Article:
Your healthcare professional might recommend using a lightbox immediately upon waking, for about half an hour (more or less, depending on the individual). “If you can simulate an early dawn with a big burst of light first thing in the morning, in theory, you’re jumpstarting the sluggish circadian rhythms, putting them back into the normal phase as they should be in the summer,” says Rohan.
The brightness of the light used for therapy is important. Most clinical trials investigating lightbox therapy use devices that can produce light at 10,000 lux (lux is the standard measurement for illumination). “Ten thousand lux is the intensity of the light that comes from the sky at sunrise on a clear day,” Rohan explains. (In contrast, “high noon on a clear day, you can get 100,000 lux. The average office is 500 lux.”)
It’s also key to maintain consistency when doing light therapy. “You need to do it regularly, consistently,” Rosenthal says. Rohan adds: “You have to stick with it, every day in the fall and the winter, and then do it again next year.”
Another treatment option is cognitive behavior therapy. Rohan has done research in which she asked people with SAD to identify the negative thoughts they have when they’re feeling depressed, and then question the accuracy of those thoughts.
“You can teach people to be aware of those [negative thoughts], and then question them, and reframe them, even if it’s just saying, ‘Okay, I prefer summer to winter,’” she says.
“How a shift in circadian rhythms can lead to the range of depressive symptoms characteristic of SAD is still not entirely clear.”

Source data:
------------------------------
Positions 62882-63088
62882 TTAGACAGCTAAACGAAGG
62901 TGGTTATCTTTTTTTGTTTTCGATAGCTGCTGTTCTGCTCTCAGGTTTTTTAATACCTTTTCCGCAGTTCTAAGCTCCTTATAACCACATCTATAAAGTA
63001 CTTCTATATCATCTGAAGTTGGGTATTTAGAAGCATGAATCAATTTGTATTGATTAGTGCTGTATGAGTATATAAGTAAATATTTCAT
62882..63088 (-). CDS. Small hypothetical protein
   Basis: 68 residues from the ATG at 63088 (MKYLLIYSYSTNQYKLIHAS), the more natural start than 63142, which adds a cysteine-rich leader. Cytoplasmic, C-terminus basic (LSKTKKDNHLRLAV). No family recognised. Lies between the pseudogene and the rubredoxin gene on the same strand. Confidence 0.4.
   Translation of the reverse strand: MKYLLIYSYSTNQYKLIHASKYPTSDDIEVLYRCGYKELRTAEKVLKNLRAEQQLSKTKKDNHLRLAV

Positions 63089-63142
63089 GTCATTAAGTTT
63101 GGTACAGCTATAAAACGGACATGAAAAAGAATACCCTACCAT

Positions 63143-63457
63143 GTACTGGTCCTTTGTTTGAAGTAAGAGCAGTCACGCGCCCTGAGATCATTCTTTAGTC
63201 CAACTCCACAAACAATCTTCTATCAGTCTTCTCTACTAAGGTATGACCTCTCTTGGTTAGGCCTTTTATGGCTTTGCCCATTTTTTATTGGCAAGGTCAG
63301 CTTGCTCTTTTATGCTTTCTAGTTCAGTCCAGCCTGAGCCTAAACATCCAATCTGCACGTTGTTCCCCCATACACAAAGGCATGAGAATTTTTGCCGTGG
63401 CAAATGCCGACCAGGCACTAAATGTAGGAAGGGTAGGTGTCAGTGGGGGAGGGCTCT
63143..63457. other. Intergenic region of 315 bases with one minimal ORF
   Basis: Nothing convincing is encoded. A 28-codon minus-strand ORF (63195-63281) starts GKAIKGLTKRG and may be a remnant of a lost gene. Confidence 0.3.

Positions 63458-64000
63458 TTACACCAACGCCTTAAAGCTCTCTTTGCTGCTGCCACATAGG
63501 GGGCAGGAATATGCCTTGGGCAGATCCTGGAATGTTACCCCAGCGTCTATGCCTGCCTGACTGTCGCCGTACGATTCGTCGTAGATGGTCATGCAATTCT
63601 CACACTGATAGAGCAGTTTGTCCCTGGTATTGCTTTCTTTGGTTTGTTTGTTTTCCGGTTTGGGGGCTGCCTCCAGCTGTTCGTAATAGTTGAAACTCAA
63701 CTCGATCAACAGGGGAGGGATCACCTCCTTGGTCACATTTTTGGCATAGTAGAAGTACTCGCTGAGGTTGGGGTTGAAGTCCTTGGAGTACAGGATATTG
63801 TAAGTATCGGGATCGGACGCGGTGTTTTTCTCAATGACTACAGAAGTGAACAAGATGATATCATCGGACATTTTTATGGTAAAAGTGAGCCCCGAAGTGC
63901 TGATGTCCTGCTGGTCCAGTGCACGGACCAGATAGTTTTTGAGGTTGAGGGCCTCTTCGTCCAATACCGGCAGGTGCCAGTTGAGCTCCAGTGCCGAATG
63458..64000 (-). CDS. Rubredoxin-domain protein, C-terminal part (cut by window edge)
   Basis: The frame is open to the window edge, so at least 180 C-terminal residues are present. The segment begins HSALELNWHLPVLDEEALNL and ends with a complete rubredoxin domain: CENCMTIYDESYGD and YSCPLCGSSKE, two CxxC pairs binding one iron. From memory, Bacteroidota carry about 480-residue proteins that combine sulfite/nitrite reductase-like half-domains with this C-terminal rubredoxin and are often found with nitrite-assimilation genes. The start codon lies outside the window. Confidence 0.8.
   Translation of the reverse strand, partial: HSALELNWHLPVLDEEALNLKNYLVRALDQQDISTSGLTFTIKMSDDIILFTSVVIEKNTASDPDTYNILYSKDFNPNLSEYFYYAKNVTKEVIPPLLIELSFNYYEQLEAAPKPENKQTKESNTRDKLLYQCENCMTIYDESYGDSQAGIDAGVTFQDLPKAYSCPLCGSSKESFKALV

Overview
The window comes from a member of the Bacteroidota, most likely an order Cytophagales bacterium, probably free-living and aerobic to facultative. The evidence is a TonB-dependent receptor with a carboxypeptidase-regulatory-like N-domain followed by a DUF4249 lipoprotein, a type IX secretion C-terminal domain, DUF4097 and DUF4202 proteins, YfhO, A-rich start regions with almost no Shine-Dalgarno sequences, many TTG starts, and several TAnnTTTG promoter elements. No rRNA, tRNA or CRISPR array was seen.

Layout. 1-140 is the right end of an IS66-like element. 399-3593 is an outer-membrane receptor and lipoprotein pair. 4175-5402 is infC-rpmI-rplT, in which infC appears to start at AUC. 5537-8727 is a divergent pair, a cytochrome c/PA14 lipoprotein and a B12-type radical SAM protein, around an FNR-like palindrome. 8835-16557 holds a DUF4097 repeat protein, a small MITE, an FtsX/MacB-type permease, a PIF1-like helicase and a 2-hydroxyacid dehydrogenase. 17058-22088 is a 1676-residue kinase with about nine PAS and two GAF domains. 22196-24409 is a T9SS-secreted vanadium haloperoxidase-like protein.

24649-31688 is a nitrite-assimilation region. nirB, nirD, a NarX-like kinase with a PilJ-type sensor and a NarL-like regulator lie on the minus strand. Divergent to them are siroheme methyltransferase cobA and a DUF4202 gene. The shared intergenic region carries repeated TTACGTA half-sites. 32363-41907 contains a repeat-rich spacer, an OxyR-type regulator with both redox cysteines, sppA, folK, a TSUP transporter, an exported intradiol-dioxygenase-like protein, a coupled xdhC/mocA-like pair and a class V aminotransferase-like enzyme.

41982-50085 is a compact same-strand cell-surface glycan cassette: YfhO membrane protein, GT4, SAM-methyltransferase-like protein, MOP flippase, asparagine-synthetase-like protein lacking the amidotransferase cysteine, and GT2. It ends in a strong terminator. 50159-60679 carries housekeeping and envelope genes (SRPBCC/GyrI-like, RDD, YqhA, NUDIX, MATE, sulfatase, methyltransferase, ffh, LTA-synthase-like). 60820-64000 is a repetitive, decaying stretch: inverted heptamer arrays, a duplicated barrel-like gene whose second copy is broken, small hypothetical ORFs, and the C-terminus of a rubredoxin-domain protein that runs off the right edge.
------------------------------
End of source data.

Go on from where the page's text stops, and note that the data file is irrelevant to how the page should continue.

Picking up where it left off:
The next step is getting the person to become more proactive in how they cope with winter. Instead of hibernating, sleeping, and avoiding social engagements, they should be more active, pursuing hobbies and meeting with friends—“generally anything that’s fun and enjoyable that gets the person out of SAD and hibernation mode,” Rohan says.
Rohan’s own research has found evidence that people who suffer from SAD and who undergo cognitive behavior therapy experience fewer relapses and less severe symptoms over time than those treated with light therapy.
A study appearing in the Proceedings of the National Academy of Sciences in 2006 suggests that supplementary melatonin at low doses might be another way to treat SAD (although you should consult your healthcare professional to see if this method is right for you). This treatment option follows the theory discussed earlier—that SAD stems from “a mismatch between your circadian rhythms and your sleep/wake cycle [the cycle dictated by your alarm clock], and you need to realign them,” says Alfred Lewy, a professor emeritus of psychiatry at Oregon Health & Science University, who led the study. Earlier research by Lewy and others has shown that low doses of melatonin shift the body’s circadian rhythms.
For most people using melatonin to treat SAD, taking the supplement in the late afternoon is probably most effective, says Lewy. That’s because the supplemental dose will signal the body into thinking that dusk has fallen early, and levels of that dose will decline at around the time your body’s natural melatonin increase occurs.
Lewy recommends taking around 0.5 milligrams of melatonin, which is just above what the body naturally produces at night, but about 1/10 the normal dose sold in stores. (Lewy adds that people who are particularly susceptible to the sleep-inducing effects of melatonin—even at low doses—shouldn’t drive after taking the supplement.)
Some SAD sufferers who use light therapy in the morning might also benefit from low doses of melatonin in the late afternoon; Lewy says these treatments seem to be additive—the more of one you use, the less of the other you need.
Just like other forms of depression, though, if you’re experiencing symptoms of SAD, it’s important to consult a doctor rather than trying to self-diagnose and treat the problem.